the Antenorides and Venetians

PREVIOUS

NEXT

the Antenorides and Venetians,

Original French:  les Antenorides & Venetians,

Modern French:  les Antenorides & venetians,



Notes

Antenorides and Venetians

The Antenoridae are the people of Padua
The Antenoridae are the people of Padua, founded by Antenor the Trojan.

Wikipédia (Fr.). Wikipédia

Le Venitien

Venitien. Desprez, Recueil de la diversité des habits (1564)
Soyez certains que les Veniciens,
(Qui sont Seigneurs, nobles & anciens,)
Alors qu’ilz vont au Palays, sont vestus
Comme voyez, & sont pleins de vertus.

Desprez, François (1525-1580), Recueil de la diversité des habits. qui sont de present en usage, tant es pays d’Europe, Asie, Affrique, & Isles sauvages, Le tout fait apres le naturel. Paris: Richard Breton, 1564. Bibliothèque nationale de France

Antenorides

Antenor could escape the Achaean host, thread safely the Illyrian gulfs and inmost realms of the Liburnians, and pass the springs of Timavus, whence through nine mouths, with a mountain’s mighty roar, it comes a bursting flood and buries the fields under its sounding sea [The Timavus, which rises in the Julian Alps]. Yet here he set Padua’s town, a home for his Teucrians, gave a name to the race, and hung up the arms of Troy; now, settled in tranquil peace, he is at rest. But we, your offspring, to whom you grant the heights of heaven, have lost our ships—O shame unutterable!—and, to appease one angry foe, are betrayed and kept far from Italian shores. And thus is piety honoured? Is this the way you restore us to empire?”

Virgil (70 – 19 BC), Aeneid. Books 7-12. George Patrick Goold (1922–2001), translator. Cambridge, Massachusetts: Harvard University Press, 1918. 1.242, p. 279. Loeb Classical Library

antenorides

Rhodiginus, Caelius (1469-1525), Antiquarum. 1516. 10.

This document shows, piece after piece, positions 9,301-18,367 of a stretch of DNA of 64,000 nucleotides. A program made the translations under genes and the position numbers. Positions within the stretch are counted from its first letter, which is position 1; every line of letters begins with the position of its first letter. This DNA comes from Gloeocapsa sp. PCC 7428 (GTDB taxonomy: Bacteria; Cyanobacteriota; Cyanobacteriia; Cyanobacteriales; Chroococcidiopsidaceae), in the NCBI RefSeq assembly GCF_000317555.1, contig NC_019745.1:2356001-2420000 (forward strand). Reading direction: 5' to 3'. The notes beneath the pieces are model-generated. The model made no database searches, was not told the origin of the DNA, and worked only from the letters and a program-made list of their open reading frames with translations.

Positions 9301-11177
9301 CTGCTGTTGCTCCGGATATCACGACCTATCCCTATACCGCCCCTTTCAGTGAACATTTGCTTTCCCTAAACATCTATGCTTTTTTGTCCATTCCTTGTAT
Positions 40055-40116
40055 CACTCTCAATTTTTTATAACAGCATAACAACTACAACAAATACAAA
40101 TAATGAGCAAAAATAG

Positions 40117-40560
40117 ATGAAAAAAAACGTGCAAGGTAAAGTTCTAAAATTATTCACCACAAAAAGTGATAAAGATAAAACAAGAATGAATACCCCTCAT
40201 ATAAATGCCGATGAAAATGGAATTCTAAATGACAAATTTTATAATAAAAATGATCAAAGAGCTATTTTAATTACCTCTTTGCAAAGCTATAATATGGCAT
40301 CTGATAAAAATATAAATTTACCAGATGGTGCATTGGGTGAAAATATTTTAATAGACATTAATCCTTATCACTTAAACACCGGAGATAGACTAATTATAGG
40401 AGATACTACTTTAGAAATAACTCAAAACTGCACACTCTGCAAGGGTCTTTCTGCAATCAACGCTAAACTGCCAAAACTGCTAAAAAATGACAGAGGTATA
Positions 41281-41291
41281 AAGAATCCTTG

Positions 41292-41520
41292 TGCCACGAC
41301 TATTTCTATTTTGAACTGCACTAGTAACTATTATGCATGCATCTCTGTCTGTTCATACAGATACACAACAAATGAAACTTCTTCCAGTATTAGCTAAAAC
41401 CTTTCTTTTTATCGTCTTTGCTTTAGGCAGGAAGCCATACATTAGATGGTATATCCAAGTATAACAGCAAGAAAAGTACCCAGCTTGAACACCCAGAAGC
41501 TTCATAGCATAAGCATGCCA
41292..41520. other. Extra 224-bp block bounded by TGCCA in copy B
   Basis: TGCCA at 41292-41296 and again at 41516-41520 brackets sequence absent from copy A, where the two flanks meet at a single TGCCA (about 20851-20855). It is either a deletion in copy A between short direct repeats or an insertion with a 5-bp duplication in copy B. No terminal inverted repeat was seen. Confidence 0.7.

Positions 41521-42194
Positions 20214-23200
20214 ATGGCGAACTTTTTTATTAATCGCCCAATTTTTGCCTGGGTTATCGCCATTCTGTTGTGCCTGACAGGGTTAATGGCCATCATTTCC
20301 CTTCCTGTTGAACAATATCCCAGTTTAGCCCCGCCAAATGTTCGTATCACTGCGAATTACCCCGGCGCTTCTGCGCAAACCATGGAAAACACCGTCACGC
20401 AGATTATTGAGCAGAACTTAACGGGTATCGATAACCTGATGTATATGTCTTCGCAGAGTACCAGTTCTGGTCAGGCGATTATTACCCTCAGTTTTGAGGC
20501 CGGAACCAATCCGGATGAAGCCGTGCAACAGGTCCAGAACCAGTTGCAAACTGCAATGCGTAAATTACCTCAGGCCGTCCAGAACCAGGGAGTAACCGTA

Antenorides

Les Padüans, qui descendent, dit-on, d’Anthenor.

Rabelais, François (1494?–1553), Le Rabelais moderne, ou les Œuvres de Rabelais mises à la portée de la plupart des lecteurs. François-Marie de Marsy (1714-1763), editor. Amsterdam: J.-F. Bernard, 1752. p. 171. Google Books

Antenorides

Padouans, qui prétendoient descendre d’Antenor.

Rabelais, François (1494?–1553), Œuvres de F. Rabelais. Nouvelle edition augmentée de plusieurs extraits des chroniques admirables du puissant roi Gargantua… et accompagnée de notes explicatives…. L. Jacob (pseud. of Paul Lacroix) (1806–1884), editor. Paris: Charpentier, 1840. p. 313.

Antenorides

The Antenoridae are the people of Padua, founded by Antenor the Trojan.

Rabelais, François (1494?–1553), The Five Books and Minor Writings. Volume 1: Books I-III. William Francis Smith (1842–1919), translator. London: Alexader P. Watt, 1893. Internet Archive

Antenorides

Les descendants d’Anténor, fondateur de Padoue. Cf. Virgile, Énéide, I, 242, 247, et le commentaire de Servius sur ces vers. R.E.R., IV, 359.

Rabelais, François (1494?–1553), Oeuvres. Édition critique. Tome Cinquieme: Tiers Livre. Abel Lefranc (1863-1952), editor. Paris: Librairie Ancienne Honoré Champion, 1931. p. 374. Internet Archive

Antenorides

Descendants d’Anténor, fondateur de Padoue. L’anecdote sur Jules César figurait dans la Vie de César de Plutarque et chez le compilateur Coelius Rhodiginus (Antiquae lectiones, x).

Rabelais, François (1494?–1553), Le Tiers Livre. Pierre Michel, editor. Paris: Gallimard, 1966. p. 589.

Antenorides

Habitants de Padoue, descendants d’Anténor, fondateur de la ville.

Rabelais, François (1494?–1553), Œuvres complètes. Mireille Huchon, editor. Paris: Gallimard, 1994. p. 510, n. 11.

Antenor

In Greek mythology, Antenor was a son of the Dardanian noble Aesyetes by Cleomestra; or, alternately, of Hicetaon. He was a counselor to Priam during the Trojan War. As a counselor, Antenor advised his fellow-townsmen to send Helen back to the Greeks. He proved to be friendly to the Greeks and an advocate of peace. In the later story (according to Dares and Dictys) he was said to have treacherously opened the gates of Troy to the enemy; in return for which, in the general sack of the city, his house, marked by a panther’s skin at the door, was spared by the victors. Afterwards, according to various versions of the legend, he either rebuilt a city on the site of Troy, or settled at Cyrene, or became the founder of Patavium (currently Padua), or of Korčula.


PREVIOUS

NEXT

Posted 10 February 2013. Modified 13 June 2020.

Leave a Reply

Your email address will not be published.

This site uses Akismet to reduce spam. Learn how your comment data is processed.